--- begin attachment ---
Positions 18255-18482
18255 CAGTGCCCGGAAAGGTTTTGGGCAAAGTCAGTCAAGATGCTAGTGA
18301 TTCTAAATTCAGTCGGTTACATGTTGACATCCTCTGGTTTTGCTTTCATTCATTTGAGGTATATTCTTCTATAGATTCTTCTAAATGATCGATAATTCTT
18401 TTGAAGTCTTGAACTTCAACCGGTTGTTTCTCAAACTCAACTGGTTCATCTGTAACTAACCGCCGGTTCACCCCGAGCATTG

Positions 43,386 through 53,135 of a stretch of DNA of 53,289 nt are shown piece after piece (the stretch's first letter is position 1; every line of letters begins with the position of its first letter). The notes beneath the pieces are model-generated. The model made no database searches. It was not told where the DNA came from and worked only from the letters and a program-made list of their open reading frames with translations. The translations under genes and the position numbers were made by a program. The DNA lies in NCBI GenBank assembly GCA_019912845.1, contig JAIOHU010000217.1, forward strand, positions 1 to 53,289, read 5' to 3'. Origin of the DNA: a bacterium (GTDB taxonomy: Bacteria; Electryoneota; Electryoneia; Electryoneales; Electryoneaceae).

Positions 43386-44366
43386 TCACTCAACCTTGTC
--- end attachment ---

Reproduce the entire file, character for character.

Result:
Positions 18255-18482
18255 CAGTGCCCGGAAAGGTTTTGGGCAAAGTCAGTCAAGATGCTAGTGA
18301 TTCTAAATTCAGTCGGTTACATGTTGACATCCTCTGGTTTTGCTTTCATTCATTTGAGGTATATTCTTCTATAGATTCTTCTAAATGATCGATAATTCTT
18401 TTGAAGTCTTGAACTTCAACCGGTTGTTTCTCAAACTCAACTGGTTCATCTGTAACTAACCGCCGGTTCACCCCGAGCATTG

Positions 43,386 through 53,135 of a stretch of DNA of 53,289 nt are shown piece after piece (the stretch's first letter is position 1; every line of letters begins with the position of its first letter). The notes beneath the pieces are model-generated. The model made no database searches. It was not told where the DNA came from and worked only from the letters and a program-made list of their open reading frames with translations. The translations under genes and the position numbers were made by a program. The DNA lies in NCBI GenBank assembly GCA_019912845.1, contig JAIOHU010000217.1, forward strand, positions 1 to 53,289, read 5' to 3'. Origin of the DNA: a bacterium (GTDB taxonomy: Bacteria; Electryoneota; Electryoneia; Electryoneales; Electryoneaceae).

Positions 43386-44366
43386 TCACTCAACCTTGTC